The program agenda, list of participants, statements, documents, side events, and other information are available in the link above. A couple of notable documents are The Chair’s Summary and the Report of the Meeting, which can be found attached in this email (also available in the link above). We have also included the first draft of both documents which was circulated to participants of the meeting on 8 November 2017. Both documents served as a reference point of Asia and the Pacific to take stock of the inputs for the GCM on 4-6 December 2017 in Puerto Vallarta, Mexico.
The government-led Global Compact for Migration Preparatory meeting (stocktaking meeting) provided a platform for different nations and stakeholders to jointly shape a vision for the GCM. provided a platform for different nations and stakeholders to jointly shape a vision for the GCM. As noted in article 25 of the modalities resolution (https://undocs.org/A/RES/71/280), this summary will “inform the basis of the zero draft of the global compact.” Therefore, we encourage everyone to review it closely to prepare for the presentation of the zero draft which is expected in early February 2018. The Chair’s Summary, along with the program agenda, list of participants, statements, documents, side events, and other information are available in the link below:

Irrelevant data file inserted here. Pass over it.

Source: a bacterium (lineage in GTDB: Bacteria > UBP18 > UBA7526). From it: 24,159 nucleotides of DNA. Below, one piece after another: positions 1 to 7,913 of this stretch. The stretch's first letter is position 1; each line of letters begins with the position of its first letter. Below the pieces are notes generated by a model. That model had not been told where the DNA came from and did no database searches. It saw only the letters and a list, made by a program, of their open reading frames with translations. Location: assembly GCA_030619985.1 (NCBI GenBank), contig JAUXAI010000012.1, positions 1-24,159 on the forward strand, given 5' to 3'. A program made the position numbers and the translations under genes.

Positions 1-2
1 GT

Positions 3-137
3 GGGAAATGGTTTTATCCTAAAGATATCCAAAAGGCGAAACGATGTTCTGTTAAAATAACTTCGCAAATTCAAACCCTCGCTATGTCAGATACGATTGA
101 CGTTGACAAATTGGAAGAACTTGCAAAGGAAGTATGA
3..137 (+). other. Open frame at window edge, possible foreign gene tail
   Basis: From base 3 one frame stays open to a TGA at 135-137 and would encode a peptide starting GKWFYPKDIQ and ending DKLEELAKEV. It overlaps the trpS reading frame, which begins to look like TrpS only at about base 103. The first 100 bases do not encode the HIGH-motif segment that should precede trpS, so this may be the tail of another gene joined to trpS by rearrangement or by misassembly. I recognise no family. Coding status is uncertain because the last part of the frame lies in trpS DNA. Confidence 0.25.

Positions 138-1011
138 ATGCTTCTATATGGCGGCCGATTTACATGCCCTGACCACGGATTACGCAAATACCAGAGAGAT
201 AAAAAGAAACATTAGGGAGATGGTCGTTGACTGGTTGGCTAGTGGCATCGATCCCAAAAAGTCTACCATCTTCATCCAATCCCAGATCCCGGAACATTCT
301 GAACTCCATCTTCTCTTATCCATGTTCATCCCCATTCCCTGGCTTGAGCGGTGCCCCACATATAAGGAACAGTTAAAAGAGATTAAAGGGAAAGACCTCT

Thailand provided general contributions to the Stocktaking meeting, while Bangladesh, India, Sri Lanka, and the United Arab Emirates have provided contributions to the Secretary-General’s report (follow link: http://refugeesmigrants.un.org/SGReport). Other Member States also present were from Cambodia, China, Indonesia, Lao PDR, Myanmar (tbc), Nepal, Pakistan, Philippines, Qatar, Singapore, South Korea, Thailand, and Viet Nam. There were no representatives from Malaysia and Brunei Darussalam.
Prior to this, the Global Civil Society Stocktaking and Strategy Meeting was held on 2-3 December 2017, organized by the Global Coordinating Office of the International Catholic Migration Commission’s Migration and Development Civil Society (MADE) Network. As stated in MADE’s website, this gathering was structured so as to provide a space for civil society to meet together on priority issues and messages to bring into the government-led Stocktaking Conference, to strategize for the Negotiations Phase of the GCM that begins in February 2018, and to engage in direct conversations with governments.
Representatives from Asia and the Pacific Islands civil society presented the outcomes of the regional consultations, as referred to in the Civil Society Statement during the AP-RPM. More information of the
civil society meeting is available on the website below:
Lastly, the intergovernmental negotiations on the global compact for migration will be held at the United Nations Headquarters in New York. The schedule will be as follow:
- 20 February 2018 and 22-23 February 2018
- 12-15 March 2018
- 3-6 April 2018
- 14-18 May 2018
- 4-8 June 2018
- 9-13 July 2018
For updates on the negotiations phase, please check the website from time to time. http://refugeesmigrants.un.org/intergovernmental-negotiations